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  1. Atomic bombings of Hiroshima and Nagasaki - Wikipedia


    During the final stage of World War II, the United States detonated two nuclear weapons over the Japanese cities of Hiroshima and Nagasaki on August 6 and 9, 1945, respectively. The United States dropped the bombs after obtaining the consent of the United Kingdom, as required by the Quebec Agreement.The two bombings killed 129,000–226,000 people, most of whom were civilians.

  2. Opinion | The Whispering Leaves of the Hiroshima Ginkgo ...


    8/4/2017 · Ginkgo leaves in autumn. Because of their deep roots, some ginkgo trees were able to survive the atomic bombing of Hiroshima in 1945.CreditCreditMiaZeus/Getty …

  3. After The Bomb: Survivors of Hiroshima and Nagasaki Share ...


    When the nuclear age began, there was no mistaking it. The decision by the United States to drop the world’s first atomic weapons on two Japanese cities—Hiroshima first, on Aug. 6, 1945, and ...

  4. Hiroshima Notes: Kenzaburo Oe, David L. Swain, Toshi ...


    Hiroshima Notes is a moving statement from Japan's most celebrated living writer on the meaning of the Hiroshima bombing and its terrible legacy.

  5. The Secret History Of The Atomic Bomb by Eustace C. Mullins


    The world was stunned to learn that India has now tested nuclear weapons. For many years, all nations have been concerned about the proliferation of atomic explosives. Even in their distress, no one seems to be interested in the historic or the psychological record of why these weapons were developed, and what special breed of mankind devoted themselves to this diabolical goal.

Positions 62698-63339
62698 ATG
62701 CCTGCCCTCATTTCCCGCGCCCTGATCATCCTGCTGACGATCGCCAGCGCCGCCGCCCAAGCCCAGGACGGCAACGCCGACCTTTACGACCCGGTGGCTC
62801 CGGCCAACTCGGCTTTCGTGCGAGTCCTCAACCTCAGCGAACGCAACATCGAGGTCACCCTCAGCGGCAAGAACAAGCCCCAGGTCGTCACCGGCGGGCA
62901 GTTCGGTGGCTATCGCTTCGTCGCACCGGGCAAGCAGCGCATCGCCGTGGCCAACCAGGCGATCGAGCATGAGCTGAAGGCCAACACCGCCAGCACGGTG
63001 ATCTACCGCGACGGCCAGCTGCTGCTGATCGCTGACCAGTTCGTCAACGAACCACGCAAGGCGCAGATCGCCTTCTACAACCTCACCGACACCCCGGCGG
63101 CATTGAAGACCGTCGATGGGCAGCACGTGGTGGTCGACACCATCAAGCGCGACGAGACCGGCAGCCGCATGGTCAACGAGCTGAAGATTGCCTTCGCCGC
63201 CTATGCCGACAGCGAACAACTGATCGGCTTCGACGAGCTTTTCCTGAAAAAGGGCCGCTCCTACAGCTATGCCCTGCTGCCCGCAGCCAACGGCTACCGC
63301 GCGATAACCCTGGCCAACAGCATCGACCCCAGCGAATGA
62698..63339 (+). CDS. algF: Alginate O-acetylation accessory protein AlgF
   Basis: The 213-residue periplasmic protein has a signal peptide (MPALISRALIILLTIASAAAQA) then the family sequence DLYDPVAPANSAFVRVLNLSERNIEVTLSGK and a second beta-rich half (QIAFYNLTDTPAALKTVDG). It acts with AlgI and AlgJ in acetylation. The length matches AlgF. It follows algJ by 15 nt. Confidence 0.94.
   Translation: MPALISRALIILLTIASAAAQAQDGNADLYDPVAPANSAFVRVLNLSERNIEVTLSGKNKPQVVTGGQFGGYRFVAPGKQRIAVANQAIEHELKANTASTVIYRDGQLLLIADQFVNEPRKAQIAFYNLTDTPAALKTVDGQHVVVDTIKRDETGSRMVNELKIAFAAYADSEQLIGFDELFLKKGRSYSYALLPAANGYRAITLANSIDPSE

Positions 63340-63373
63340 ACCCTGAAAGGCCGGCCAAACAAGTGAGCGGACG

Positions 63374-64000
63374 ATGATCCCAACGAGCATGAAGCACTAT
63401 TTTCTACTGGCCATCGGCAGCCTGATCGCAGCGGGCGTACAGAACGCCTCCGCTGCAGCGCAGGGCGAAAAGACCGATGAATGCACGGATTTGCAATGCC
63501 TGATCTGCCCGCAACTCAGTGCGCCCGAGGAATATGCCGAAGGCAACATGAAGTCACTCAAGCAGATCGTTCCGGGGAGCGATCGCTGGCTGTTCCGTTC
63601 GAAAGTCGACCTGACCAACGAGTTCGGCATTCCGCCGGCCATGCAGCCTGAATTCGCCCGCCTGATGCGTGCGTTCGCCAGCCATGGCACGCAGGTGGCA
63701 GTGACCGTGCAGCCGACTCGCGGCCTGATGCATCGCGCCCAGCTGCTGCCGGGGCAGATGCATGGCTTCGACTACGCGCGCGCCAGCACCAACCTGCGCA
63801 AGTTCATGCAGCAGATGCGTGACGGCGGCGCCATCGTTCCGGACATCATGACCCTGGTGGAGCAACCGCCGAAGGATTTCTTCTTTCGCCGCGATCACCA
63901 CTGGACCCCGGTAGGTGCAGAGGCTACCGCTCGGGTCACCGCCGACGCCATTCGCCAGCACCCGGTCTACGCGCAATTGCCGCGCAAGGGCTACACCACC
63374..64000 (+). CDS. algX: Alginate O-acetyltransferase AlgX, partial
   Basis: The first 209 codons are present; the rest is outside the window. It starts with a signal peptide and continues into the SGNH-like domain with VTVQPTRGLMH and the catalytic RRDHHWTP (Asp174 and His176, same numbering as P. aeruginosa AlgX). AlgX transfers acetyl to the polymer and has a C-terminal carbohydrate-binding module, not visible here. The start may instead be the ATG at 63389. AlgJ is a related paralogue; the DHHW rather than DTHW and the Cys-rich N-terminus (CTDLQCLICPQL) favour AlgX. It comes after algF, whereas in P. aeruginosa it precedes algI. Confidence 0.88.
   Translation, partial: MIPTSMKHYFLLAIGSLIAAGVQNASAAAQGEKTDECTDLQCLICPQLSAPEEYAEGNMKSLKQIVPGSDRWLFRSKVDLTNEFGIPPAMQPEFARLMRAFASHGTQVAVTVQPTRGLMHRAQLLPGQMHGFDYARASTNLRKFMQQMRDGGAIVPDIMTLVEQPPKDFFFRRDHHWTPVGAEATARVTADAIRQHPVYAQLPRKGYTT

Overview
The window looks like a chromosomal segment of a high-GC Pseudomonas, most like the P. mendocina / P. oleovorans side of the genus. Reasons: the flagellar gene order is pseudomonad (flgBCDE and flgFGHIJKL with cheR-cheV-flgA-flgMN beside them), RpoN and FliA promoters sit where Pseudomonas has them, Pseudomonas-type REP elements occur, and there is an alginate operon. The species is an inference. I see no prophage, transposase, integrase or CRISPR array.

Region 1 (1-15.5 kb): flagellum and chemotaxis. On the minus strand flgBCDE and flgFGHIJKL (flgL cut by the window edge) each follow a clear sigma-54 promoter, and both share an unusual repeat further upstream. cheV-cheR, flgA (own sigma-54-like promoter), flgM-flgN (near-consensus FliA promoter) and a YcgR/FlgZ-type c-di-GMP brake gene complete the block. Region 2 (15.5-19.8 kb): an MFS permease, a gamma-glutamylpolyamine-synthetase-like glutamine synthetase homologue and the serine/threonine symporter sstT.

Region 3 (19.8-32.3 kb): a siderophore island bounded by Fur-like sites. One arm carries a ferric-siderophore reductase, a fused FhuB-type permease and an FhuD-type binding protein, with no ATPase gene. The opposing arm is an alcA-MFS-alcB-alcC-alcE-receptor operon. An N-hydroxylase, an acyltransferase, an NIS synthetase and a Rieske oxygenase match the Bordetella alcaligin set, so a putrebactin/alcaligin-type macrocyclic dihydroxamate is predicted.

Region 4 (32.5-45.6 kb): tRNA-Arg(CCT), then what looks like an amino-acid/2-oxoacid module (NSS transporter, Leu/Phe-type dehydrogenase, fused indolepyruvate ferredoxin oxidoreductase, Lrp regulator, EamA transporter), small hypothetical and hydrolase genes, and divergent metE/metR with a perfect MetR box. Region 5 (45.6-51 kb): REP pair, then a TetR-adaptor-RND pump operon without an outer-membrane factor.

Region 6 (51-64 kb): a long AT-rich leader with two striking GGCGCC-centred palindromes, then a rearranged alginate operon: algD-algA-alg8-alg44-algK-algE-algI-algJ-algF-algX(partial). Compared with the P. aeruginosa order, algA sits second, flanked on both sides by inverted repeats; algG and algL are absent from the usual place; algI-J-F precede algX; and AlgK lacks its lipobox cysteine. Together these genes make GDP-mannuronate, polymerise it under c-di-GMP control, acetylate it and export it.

6. Hiroshima's Shadow (Writings on the denial of history ...


    Hiroshima's Shadow (Writings on the denial of history & the Smithsonian controversy) [Kai Bird, Lawrence Lifschultz] on Amazon.com. *FREE* shipping on qualifying offers. Essays and memoirs discuss the decision to use the atomic bomb against Japan in 1945

  7. Claude Eatherly - Wikipedia


    Sources. Huie, William Bradford (1964). The Hiroshima Pilot: The case of Major Claude Eatherly who has been called "The American Dreyfus".New York, New York: G.P. Putnams Sons.

  8. AtomicBombMuseum.org - Destructive Effects


    Injury Phases. First two weeks: mainly burns from rays and flames, and wounds (trauma) from blast and falling structures. 3rd week through 8th week: symptoms of damages by radioactive rays, e.g., loss of hair, anemia, loss of white cells, bleeding, diarrhea.

  9. Decision: Part I - Hiroshima: Was It Necessary? The Atomic ...


    Note: Discussion this past fall of my book THE DECISION TO USE THE ATOMIC BOMB, and of a review by John Bonnett, generated extended and often emotional comment.

  10. J. Edgar Hoover - Death, Facts & Life - Biography


    Synopsis. Born January 1, 1895, in Washington, D.C., J. Edgar Hoover joined the Justice Department in 1917 and was named director of the Department’s Bureau of Investigation in 1924.